At about the same time (February 2011), following reports of unruly behaviour by some ex-militants undergoing training in Ghana and South Africa, the Government rolled out a Code of Conduct for all former militants on training abroad, which provided stiffer penalties for violators.

Kuku had disclosed, at the time, that under the new Code, the penalties for unruliness or gross indiscipline abroad would include stopping the monthly allowances and stipends of trainees, as well as withdrawing their certificates of amnesty and the certificates for non-violence issued to them earlier by the Foundation for Ethnic Harmony in Nigeria (FEHN).

Niger Delta Amnesty: Federal Government sends another 24 ex-militants to Texas, US, for training

KINGSLEY KUKU Presidential Adviser on Niger Delta

On 21 May, the Federal Government sent off another batch of 24 ex-militants from the Niger Delta, to study in the United States, under the presidential amnesty programme. 

Speaking at a ceremony organised for the departing youths at the Murtala Mohamed International Airport in Lagos, the Special Adviser to the President on Niger Delta Matters, Hon Kingsley Kuku, told journalists that they were being sent to Petroskills Petroleum Institute, Houston, Texas, USA, to undergo a six-month course in oil drilling.

Kuku further stated that this latest batch of 24 trainees, made up of 22 men and two women, brings to 645 the number of Niger Delta youths sent for training abroad, on different programmes being sponsored under the amnesty programme. He explained that these offshore training programmes were aimed at growing the skills and potentials of Niger Delta citizens who would, upon certification, be employed in the oil and gas industry.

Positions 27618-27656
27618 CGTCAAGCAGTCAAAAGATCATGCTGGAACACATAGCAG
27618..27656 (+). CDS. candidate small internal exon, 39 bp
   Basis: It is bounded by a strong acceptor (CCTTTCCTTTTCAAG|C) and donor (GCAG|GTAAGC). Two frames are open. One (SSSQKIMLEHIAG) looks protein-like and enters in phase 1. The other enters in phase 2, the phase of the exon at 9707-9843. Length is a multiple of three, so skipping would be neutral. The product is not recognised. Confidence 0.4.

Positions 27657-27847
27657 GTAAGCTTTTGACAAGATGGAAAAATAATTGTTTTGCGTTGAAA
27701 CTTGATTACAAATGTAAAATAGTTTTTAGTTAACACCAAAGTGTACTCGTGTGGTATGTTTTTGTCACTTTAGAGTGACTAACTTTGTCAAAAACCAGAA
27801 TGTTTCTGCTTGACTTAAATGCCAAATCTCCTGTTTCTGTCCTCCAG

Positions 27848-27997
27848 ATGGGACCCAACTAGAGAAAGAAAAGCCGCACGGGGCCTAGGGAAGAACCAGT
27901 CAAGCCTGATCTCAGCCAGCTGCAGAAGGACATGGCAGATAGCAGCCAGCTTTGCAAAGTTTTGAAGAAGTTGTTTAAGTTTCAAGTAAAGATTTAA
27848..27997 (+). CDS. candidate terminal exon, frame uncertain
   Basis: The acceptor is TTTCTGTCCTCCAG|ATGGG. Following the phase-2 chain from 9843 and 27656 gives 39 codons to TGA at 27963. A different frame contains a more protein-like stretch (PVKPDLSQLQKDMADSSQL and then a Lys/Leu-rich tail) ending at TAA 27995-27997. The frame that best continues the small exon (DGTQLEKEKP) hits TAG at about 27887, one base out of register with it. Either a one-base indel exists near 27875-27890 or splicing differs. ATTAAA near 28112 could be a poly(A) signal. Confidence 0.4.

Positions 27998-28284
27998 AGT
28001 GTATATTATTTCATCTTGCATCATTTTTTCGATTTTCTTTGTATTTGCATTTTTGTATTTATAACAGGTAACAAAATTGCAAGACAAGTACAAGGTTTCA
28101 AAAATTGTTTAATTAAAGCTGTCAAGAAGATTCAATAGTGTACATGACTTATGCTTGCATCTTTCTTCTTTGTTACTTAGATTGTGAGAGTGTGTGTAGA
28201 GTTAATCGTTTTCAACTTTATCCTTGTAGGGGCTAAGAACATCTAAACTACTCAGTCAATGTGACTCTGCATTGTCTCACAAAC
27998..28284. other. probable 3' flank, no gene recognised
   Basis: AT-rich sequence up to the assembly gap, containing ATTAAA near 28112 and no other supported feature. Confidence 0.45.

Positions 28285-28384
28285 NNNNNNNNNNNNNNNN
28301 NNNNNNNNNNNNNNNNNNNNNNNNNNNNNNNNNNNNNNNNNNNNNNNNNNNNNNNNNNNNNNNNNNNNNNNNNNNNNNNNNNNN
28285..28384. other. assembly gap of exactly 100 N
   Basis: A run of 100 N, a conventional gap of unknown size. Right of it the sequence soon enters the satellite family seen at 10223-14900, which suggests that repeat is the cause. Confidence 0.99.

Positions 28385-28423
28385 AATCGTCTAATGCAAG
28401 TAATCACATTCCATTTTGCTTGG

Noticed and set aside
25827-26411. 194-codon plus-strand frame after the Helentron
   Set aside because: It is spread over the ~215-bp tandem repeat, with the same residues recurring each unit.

He urged the youths, officially referred to as delegates, to be good Nigerian ambassadors to the United States, and to use the opportunity to improve themselves and brighten their future.

Federal Government sends another 117 ex-militants to South Africa for training

Ex-militants attending a foundation Non-violence Transformation Course

On 21 April, the Federal Government sent off another batch of 117 Niger Delta ex-militants to South Africa for a six-month training course under its post-amnesty programme. According to government sources, the youths are to be enrolled at Itumeleng Training Solutions and Development Institute in Pretoria, where they will be trained in pipeline welding and crane operations.

Speaking at a send-off ceremony for the youths at the Sheraton Hotel in Lagos, the Special Adviser to the President on Niger Delta Affairs, Hon Kingsley Kuku, urged them to see the government’s gesture primarily as a privilege, and to be good ambassadors of Nigeria in South Africa. Kuku pledged that the government will do everything within its powers to empower them, adding: “The only way you can show appreciation is to take advantage of this training programme and make the best use of it”.

He also assured them that upon completion of their training, they would receive international certification that will enable them to find jobs in the oil and gas sector, which has hitherto been the preserve of expatriates.

The youths, who left the Murtala Muhammed International Airport, Ikeja, Lagos aboard South African Airways, bring to 621 the number of the former militants that have been sent abroad for both university and technical training under the amnesty programme.

Federal Government sends 38 Niger Delta ex-militants to US for training

Hon KINGSLEY KUKU, Special Presidential Adviser on Niger Delta

On 20 April, the Federal Government sent off another group, comprising 38 former Niger Delta militants to the United States for skills acquisition training, as part of its post-amnesty programme. The trainees, who actually flew out of the country on 21 April, are to be trained for the next six months in Marine Mechanics at WyoTech, in Daytona, Florida.